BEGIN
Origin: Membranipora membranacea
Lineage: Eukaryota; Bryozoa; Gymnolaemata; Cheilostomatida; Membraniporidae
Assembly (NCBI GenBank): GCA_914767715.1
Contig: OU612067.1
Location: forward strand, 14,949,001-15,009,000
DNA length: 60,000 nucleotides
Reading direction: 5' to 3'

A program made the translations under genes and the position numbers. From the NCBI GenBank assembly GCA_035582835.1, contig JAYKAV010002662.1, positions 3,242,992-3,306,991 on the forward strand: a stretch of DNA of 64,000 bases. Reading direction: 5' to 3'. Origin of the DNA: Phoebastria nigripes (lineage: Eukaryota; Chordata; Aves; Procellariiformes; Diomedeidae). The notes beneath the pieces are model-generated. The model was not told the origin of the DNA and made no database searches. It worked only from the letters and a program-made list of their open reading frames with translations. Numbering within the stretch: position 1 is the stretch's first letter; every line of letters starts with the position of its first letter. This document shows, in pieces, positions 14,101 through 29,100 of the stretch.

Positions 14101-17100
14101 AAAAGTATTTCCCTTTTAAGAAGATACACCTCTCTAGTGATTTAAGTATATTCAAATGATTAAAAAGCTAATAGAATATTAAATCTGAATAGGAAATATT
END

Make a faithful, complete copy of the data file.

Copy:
Origin: Membranipora membranacea
Lineage: Eukaryota; Bryozoa; Gymnolaemata; Cheilostomatida; Membraniporidae
Assembly (NCBI GenBank): GCA_914767715.1
Contig: OU612067.1
Location: forward strand, 14,949,001-15,009,000
DNA length: 60,000 nucleotides
Reading direction: 5' to 3'

A program made the translations under genes and the position numbers. From the NCBI GenBank assembly GCA_035582835.1, contig JAYKAV010002662.1, positions 3,242,992-3,306,991 on the forward strand: a stretch of DNA of 64,000 bases. Reading direction: 5' to 3'. Origin of the DNA: Phoebastria nigripes (lineage: Eukaryota; Chordata; Aves; Procellariiformes; Diomedeidae). The notes beneath the pieces are model-generated. The model was not told the origin of the DNA and made no database searches. It worked only from the letters and a program-made list of their open reading frames with translations. Numbering within the stretch: position 1 is the stretch's first letter; every line of letters starts with the position of its first letter. This document shows, in pieces, positions 14,101 through 29,100 of the stretch.

Positions 14101-17100
14101 AAAAGTATTTCCCTTTTAAGAAGATACACCTCTCTAGTGATTTAAGTATATTCAAATGATTAAAAAGCTAATAGAATATTAAATCTGAATAGGAAATATT